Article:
A weblog reader and retired Presbyterian minister submits some interesting background on the End Times movement, as well as the truly troubling Christian Reconstructionist Movement:
"I've just been reading the article cited in your blog, regarding the End Times scenario being run by the Tea Party Republican faithful. I was reminded of two things:
First, an article a couple of days ago in The Huffington Post deals with the influence of Christian Reconstructionism in current House Republican struggles. Short lines of descent connect Ted Cruz & Co. with purveyors of this "gospel," which encourages the replacement of our present system of government with a Taliban-like system based on the Bible.
Second, I am reminded of my own study in the Palestinian politics of Second Temple Judaism (post-exilic to 70 CE) and the frequent eruptions of apocalyptic movements during that period. This was the seedbed of movements led by John the Baptist, Jesus, and James (Jesus' brother, who led the early Christian community in Jerusalem that eventually faded out as the Ebionite heresy in the 4th Century CE), all of which began with charismatic leadership--though differing in significant ways from the Zealots who eventually brought down the wrath of Rome upon their land.
Such movements arise, particularly among groups that feel oppressed by governing authority, in many periods of history. Muslim extremists in many lands today, Jewish "greater Israel" parties, and Christian reconstructionists in this country all share the aim of replacing existing arrangements with radically new ones. All find grounding in their respective Scriptures. Assad's regime in Syria, the Muslim Brotherhood in Egypt, etc., all fear these people. So what we're seeing is not new.
As a growing boy in poverty-stricken rural MN back in the 1930s, I was exposed repeatedly in church services to end-time scenarios based on the Biblical books of Daniel and Revelation--two documents originally produced in times of mortal crisis for Jewish (Daniel) and Christian (Revelation) communities undergoing persecution for their stubborn resistance to assimilation into the dominant imperial cultures of their days.
My study group has been reading a book, The Evolution of God, written by Robert Wright, that discusses this issue, among many others.
The Washington governance community, no matter which party is in the majority, is always sensitive to the possibility of revolutionaries, but in the current atmosphere, the revolutionaries have inseminated the Congress, in the persons of the Tea Party elected officials. It's the biggest constitutional crisis I've seen since the Nixon administration's firing of several top officials back in the 70s. That was a Presidential problem; this one's a Congressional one, which is going to take elections to fix. Unfortunately, the next general election is a year away. Looks like a long year ahead!"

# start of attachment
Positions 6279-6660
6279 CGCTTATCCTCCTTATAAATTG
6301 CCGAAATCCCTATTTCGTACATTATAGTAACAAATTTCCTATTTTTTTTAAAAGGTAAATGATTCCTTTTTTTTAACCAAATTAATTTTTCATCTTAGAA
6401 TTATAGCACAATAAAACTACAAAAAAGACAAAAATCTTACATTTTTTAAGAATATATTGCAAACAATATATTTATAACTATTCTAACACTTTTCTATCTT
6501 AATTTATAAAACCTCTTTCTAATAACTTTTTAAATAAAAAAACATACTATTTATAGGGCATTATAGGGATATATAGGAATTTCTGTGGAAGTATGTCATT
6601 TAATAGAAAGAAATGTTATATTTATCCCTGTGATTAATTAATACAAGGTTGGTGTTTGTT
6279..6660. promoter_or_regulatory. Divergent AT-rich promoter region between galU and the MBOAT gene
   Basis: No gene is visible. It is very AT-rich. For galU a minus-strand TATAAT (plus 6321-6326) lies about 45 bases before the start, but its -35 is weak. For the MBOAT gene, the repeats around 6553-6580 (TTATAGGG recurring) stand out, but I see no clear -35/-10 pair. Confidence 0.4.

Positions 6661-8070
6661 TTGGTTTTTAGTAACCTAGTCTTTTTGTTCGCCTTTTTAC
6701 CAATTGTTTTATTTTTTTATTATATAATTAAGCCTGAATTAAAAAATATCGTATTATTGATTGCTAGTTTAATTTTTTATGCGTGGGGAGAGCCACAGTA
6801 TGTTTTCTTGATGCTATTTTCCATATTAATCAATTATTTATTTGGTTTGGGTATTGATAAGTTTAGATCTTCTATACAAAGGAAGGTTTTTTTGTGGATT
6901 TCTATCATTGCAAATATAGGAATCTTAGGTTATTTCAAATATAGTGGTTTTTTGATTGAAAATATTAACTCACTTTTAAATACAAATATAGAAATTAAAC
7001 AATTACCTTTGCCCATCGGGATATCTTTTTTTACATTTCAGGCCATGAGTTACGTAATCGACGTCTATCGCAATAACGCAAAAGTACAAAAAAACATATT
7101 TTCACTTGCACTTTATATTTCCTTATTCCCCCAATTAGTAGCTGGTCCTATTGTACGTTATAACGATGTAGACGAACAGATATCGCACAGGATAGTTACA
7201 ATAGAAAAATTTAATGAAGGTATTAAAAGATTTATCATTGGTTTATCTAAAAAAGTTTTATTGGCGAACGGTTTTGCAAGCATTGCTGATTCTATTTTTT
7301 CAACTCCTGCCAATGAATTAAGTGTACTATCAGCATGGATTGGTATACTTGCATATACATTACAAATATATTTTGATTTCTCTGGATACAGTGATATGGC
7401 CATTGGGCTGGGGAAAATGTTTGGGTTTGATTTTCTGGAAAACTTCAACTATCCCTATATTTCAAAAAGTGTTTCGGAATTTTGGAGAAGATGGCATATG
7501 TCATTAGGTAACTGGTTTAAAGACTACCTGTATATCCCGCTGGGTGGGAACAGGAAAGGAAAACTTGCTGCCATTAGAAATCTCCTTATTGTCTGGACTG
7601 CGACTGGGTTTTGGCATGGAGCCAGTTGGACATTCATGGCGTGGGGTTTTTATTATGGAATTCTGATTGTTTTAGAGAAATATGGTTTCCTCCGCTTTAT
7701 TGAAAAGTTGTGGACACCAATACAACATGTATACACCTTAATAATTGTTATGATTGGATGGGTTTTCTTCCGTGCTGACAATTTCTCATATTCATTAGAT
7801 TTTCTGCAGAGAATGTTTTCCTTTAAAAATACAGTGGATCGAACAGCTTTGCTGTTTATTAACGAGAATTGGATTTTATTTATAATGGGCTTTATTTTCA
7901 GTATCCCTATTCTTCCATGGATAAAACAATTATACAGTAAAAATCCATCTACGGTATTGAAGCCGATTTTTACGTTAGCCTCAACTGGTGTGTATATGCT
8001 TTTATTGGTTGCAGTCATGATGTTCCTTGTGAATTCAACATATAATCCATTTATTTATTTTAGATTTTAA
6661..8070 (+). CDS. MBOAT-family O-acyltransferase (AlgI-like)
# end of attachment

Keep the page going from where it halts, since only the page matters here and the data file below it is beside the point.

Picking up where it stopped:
After I wrote him asking to post the above, he added much more background, including the following insight into the book of Revelation:
"Revelation is the book that closes the NT, though it was far from being the last of those documents to be written. Marcus Borg's Evolution of the Word presents evidence that it was written around 90 CE to a group of churches in what is now western Turkey. But the pictures it paints are cosmic in scope, and the theology is that of looming disaster. Much of the city of Rome had been destroyed by fire in 64 CE, and the author foresees Rome's ultimate destruction using imagery dating from that earlier time. But he interweaves themes from Daniel (written at the time of the Maccabean revolt around 165 BCE to inspire the Jewish rebels of that time) and other OT apocalyptic accounts, including even the plague stories from Exodus.
So the apocalyptic genre (of which I've mentioned here only the canonical documents; there were many others) was a familiar one to those who believed themselves to be oppressed. Historically, apocalyptic imagery has been very influential in Christianity (see the Wikipedia articles on "Book of Daniel" and "Christian eschatology"), particularly in times of real or perceived oppression. (Senator Ted Cruz' rant this morning, which I viewed on C-SPAN, identified Obamacare repeatedly with Federal oppression.)"